It will be painful, but the United States will sur­vive no mat­ter what hap­pens in this election cy­cle.

How our na­tion will look on the other side when the 2020 pres­i­den­tial election comes up is a dif­fer­ent story for a dif­fer­ent time.

*** I’m go­ing to start this story out by say­ing it’s all my fault. No one else is to blame but the man I look back in the mir­ror at ev­ery day (well, not ev­ery day. I don’t like mir­rors.)

Poor Tin­fins, who was once the Stan­dard Journal’s un­of­fi­cial mas­cot, was found dead ear­lier this year at home in Rome one morn­ing be­fore head­ing to work.

I had set out a glass to place Tin­fins in the night be­fore, ex­pect­ing be­fore bed to spend a few min­utes trans­fer­ring him out of his dirty bowl and giv­ing it a quick clean­ing and re­fill be­fore lay­ing down for the night.

How­ever, I got dis­tracted by some­thing at the time (I can’t re­mem­ber what) and the glass of wa­ter was left by Tin­fins bowl, close but not.

Ap­par­ently it was close enough for Tin­fins to try and make a des­per­ate es­cape, be­cause come morn­ing he was found in­side of a sock drawer left par­tially open, ly­ing dead from where he must have tried to jump from dirty bowl to clean glass.

Tin­fins did re­ceive a proper burial in the porce­lain sea, with the briefest of apolo­gies said as funeral rites for our dearly de­parted aquatic friend.

We’ll seek to re­place Tin­fins with a new gold­fish this week at the Polk County Fair, so long as Lady Luck is on my side.

Christ­mas is com­ing, and in that spirit I’m deep in thought once again about what to do for the hol­i­day sea­son’s com­men­tary pages.

At first I thought about sim­ply run­ning ‘A Christ­mas Carol’ and the won­der­ful draw­ings cre­ated by our own Todd Britt last year.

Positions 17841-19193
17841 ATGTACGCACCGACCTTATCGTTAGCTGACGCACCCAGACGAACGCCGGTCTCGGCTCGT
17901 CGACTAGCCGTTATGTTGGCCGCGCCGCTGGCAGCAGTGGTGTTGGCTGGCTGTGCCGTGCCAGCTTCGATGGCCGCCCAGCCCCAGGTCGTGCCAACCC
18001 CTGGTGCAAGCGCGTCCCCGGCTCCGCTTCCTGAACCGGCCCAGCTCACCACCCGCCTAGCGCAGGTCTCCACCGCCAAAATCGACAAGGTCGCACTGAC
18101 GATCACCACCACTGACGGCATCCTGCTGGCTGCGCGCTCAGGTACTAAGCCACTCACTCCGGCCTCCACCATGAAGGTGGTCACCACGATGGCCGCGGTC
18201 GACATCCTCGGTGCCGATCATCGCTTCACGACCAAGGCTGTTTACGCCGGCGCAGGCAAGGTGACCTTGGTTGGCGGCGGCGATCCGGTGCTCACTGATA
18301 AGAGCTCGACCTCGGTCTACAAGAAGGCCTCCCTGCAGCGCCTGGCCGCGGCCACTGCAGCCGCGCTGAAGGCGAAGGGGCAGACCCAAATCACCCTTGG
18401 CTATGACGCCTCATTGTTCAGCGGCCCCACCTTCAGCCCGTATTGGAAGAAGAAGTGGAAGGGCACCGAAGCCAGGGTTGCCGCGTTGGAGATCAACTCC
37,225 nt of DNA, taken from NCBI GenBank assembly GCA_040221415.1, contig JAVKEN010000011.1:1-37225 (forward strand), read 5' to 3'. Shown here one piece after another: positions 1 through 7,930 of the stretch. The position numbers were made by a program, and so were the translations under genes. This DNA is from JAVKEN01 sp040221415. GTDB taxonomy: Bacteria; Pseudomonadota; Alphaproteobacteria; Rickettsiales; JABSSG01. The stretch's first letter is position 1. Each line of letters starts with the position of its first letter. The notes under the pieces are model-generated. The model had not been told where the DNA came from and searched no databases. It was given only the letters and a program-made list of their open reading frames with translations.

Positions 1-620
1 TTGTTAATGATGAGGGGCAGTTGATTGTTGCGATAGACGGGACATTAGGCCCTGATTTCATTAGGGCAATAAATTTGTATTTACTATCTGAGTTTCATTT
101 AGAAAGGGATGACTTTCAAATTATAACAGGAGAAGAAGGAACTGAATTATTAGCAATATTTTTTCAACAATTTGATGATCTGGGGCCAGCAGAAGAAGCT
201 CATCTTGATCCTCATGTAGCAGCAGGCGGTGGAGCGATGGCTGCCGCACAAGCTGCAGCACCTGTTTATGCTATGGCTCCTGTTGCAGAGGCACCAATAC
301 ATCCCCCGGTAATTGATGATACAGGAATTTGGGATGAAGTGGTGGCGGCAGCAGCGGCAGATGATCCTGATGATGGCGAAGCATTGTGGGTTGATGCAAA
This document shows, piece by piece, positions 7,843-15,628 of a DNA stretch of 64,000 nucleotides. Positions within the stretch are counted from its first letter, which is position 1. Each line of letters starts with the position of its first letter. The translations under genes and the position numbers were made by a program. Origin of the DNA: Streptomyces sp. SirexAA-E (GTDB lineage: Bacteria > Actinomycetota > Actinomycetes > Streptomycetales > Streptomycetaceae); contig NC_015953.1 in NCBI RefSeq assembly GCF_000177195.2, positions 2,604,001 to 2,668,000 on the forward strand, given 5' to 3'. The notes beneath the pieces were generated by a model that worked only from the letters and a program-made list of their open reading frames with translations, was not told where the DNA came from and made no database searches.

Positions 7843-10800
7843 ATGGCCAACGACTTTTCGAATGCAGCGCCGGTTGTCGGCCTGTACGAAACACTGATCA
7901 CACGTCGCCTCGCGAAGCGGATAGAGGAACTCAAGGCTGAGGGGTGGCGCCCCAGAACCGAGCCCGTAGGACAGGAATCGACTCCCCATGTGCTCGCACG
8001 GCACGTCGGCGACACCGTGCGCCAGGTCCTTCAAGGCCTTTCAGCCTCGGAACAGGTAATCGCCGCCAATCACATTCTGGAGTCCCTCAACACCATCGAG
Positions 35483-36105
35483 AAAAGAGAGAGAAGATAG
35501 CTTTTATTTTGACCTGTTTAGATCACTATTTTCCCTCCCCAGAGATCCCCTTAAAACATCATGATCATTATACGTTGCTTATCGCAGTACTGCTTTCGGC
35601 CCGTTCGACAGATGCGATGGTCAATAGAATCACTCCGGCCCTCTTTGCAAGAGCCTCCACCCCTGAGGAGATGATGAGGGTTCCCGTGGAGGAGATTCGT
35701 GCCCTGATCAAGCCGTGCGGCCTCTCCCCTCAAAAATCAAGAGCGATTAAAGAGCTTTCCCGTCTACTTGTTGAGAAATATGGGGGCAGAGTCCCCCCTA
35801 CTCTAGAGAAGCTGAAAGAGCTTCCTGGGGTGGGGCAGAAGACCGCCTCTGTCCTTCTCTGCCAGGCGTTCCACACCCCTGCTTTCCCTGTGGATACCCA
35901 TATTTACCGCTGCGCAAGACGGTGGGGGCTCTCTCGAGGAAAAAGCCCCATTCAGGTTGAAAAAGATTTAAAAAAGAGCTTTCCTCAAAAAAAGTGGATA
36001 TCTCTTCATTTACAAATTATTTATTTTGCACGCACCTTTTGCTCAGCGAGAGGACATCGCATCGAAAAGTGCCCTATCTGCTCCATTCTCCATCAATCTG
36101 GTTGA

How­ever I feel like that would be like a re-run of a bad sit­com, so in­stead I’m go­ing in a dif­fer­ent di­rec­tion.

This year we’d like to work on get­ting our pages filled early if pos­si­ble dur­ing the hol­i­day sea­son, so we’re ask­ing lo­cal res­i­dents in­ter­ested in par­tic­i­pat­ing to send a write-up about Christ­mas.

Us­ing “What was the best present I ever got for Christ­mas,” we’d like lo­cal res­i­dents to sub­mit 300 words or less on the topic and send them to 213 Main St., Cedar­town, Ga., 30125 or e-mail them to [email protected] npco.com.

Fans of jolly ol’ Saint Nick of all ages can par­tic­i­pate, but we ask that young­sters get help from their par­ents in sub­mit­ting their sto­ries.

Sub­mis­sions are due by Fri­day, Nov. 4 for con­sid­er­a­tion in the Stan­dard Journal’s hol­i­day themes first week.

We’ll be an­nounc­ing other themes com­ing up be­fore the end of the month, so be on the look­out in the pages of the Stan­dard Journal for more.

Note: These will not be pub­lished in the same way as our an­nual Let­ters to Santa, which will be due on Wed­nes­day, Nov. 30, 2016. We’ll have de­tails about how to sub­mit those let­ters this year, which will no longer take its pre­vi­ous form.